Dalal's exit follows those of Chief Operations Officer Sanjeev Singh and several senior vice presidents as Wipro wades through a years-long turnaround of its business.

"The loss of key leaders continuing into the fourth year of turnaround will not be viewed favorably by investors," analysts at Kotak Institutional Equities wrote in a note.

The company said on Thursday Dalal was resigning to pursue other opportunities after more than two decades with the company, and will be replaced by Aparna Iyer, who was most recently with the company's cloud services unit.

To be sure, churn is common in the tech industry in India. Top Indian IT firm Tata Consultancy Services saw CEO Rajesh Gopinathan quit in March, and Infosys veteran Mohit Joshi is set to join Tech Mahindra as CEO. Cognizant Technology Solutions in January named former Infosys president S Ravi Kumar as CEO.

However, analysts say the moves at Wipro is a cause for worry as the firm is "struggling in its turnaround effort, has a weak mega deal pipeline and is vulnerable to vendor consolidation."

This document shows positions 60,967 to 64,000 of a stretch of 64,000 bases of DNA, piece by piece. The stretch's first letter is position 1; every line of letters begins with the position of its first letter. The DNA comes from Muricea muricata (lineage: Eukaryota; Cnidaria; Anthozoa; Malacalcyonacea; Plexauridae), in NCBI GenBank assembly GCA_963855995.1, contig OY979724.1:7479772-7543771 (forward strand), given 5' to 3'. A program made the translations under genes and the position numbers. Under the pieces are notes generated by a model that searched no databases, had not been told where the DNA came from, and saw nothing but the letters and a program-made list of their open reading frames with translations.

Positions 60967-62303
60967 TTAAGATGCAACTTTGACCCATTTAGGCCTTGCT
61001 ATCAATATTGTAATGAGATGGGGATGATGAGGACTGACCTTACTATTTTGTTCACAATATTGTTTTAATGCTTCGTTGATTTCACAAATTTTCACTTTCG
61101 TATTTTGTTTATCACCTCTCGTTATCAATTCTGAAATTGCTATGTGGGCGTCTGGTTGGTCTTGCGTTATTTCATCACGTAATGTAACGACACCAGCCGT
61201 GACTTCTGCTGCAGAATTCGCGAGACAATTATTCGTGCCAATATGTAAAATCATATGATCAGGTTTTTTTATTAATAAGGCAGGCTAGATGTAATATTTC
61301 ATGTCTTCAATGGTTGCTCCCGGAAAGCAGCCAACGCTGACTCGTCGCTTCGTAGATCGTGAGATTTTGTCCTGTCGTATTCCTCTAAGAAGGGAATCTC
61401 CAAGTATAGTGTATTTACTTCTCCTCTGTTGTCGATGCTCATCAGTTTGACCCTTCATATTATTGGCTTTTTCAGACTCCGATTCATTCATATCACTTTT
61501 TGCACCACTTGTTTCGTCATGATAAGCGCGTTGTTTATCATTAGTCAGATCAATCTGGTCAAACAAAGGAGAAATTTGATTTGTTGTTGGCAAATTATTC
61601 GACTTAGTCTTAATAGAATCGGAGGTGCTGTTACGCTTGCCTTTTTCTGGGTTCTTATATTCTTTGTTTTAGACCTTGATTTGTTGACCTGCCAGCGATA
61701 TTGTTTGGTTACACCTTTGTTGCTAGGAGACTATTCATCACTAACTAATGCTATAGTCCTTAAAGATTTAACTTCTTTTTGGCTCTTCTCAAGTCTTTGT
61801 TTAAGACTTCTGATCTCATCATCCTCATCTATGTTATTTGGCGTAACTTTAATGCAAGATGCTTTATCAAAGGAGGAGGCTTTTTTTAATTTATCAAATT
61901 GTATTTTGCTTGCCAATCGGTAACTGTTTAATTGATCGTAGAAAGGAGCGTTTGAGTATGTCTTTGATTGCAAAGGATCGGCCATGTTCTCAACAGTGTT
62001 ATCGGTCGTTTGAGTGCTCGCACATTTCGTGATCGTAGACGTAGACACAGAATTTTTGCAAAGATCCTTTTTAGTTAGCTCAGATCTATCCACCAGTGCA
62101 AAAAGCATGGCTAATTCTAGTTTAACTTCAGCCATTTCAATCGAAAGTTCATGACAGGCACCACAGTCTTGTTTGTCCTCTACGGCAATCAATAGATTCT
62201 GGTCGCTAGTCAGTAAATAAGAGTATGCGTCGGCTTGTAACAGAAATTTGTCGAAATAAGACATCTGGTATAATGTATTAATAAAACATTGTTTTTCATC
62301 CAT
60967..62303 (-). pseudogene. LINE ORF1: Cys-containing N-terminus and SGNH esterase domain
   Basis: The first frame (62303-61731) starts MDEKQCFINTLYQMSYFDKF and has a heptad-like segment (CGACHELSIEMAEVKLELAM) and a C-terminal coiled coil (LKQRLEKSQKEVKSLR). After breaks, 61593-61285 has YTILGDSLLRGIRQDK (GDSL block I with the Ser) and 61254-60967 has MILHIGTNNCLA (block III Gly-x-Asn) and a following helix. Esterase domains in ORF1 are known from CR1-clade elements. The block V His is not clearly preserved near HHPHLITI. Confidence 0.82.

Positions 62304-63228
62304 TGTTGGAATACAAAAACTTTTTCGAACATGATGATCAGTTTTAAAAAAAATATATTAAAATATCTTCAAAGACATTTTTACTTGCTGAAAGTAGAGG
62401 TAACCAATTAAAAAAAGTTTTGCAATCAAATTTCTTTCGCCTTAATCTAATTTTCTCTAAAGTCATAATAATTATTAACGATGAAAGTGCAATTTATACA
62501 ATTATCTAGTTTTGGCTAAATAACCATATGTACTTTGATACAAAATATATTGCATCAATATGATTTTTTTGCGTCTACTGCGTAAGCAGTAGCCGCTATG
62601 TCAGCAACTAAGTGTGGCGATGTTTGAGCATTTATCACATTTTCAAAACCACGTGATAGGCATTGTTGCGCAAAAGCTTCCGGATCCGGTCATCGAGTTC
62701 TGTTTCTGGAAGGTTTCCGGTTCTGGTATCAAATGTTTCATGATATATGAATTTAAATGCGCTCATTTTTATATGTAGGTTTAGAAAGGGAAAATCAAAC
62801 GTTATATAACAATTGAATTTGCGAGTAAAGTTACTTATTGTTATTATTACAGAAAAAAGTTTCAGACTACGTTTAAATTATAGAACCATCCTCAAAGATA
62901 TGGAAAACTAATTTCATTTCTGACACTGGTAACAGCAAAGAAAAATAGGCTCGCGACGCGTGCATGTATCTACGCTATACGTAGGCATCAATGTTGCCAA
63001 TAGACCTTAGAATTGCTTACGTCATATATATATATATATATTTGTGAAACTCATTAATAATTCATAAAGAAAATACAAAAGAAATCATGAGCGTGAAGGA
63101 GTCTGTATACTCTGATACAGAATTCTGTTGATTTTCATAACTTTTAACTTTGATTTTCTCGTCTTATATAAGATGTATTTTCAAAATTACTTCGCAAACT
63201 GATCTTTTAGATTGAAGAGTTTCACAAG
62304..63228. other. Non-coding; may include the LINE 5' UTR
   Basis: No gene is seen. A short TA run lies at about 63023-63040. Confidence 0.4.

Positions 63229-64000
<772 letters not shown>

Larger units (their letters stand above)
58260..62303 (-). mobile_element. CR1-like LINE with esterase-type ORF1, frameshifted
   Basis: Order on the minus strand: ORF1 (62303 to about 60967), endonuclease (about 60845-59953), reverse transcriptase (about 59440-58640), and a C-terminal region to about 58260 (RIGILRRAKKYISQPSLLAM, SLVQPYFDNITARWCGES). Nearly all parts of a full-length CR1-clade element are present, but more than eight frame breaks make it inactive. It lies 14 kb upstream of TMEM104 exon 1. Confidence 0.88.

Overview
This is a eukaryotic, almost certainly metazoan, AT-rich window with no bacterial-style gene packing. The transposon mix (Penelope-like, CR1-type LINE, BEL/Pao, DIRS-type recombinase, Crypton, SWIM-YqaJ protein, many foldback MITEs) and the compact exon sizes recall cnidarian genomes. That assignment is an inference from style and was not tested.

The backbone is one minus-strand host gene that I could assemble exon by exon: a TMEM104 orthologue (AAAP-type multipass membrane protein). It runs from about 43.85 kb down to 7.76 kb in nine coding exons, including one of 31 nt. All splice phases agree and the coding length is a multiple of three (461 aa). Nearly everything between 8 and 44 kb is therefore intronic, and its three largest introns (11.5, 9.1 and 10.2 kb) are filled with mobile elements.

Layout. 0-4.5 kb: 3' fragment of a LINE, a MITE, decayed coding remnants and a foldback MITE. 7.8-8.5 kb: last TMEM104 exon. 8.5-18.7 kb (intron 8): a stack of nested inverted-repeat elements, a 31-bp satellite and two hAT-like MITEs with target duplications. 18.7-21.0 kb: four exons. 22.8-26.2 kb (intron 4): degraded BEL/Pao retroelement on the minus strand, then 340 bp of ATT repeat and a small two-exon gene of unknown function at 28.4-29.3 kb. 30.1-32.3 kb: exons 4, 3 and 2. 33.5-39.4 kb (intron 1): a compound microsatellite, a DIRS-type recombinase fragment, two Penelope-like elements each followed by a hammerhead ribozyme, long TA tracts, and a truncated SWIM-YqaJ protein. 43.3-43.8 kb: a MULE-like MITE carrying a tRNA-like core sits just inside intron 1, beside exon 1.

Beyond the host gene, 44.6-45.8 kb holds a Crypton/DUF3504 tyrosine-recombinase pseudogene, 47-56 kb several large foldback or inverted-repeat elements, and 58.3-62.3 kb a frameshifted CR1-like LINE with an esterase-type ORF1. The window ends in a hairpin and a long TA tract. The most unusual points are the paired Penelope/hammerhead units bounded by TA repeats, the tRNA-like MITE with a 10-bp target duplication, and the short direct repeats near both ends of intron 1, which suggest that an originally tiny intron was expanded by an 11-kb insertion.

IT firms are also on the backfoot amid re-emerging concerns about a high interest rate environment in the United States, adding to worries about deal closures delays, order rampdowns and cancellations.

Wipro has already forecast revenue from IT services would remain largely flat for the current quarter as clients cut spending.

Shares of the company hit a near three-week low after news of the CFO change announced Thursday. They are up 7% so far this year, underperforming a 15% rise in the Nifty IT index.

(Reporting by Chris Thomas and Nallur Sethuraman in Bengaluru; Editing by Nivedita Bhattacharjee)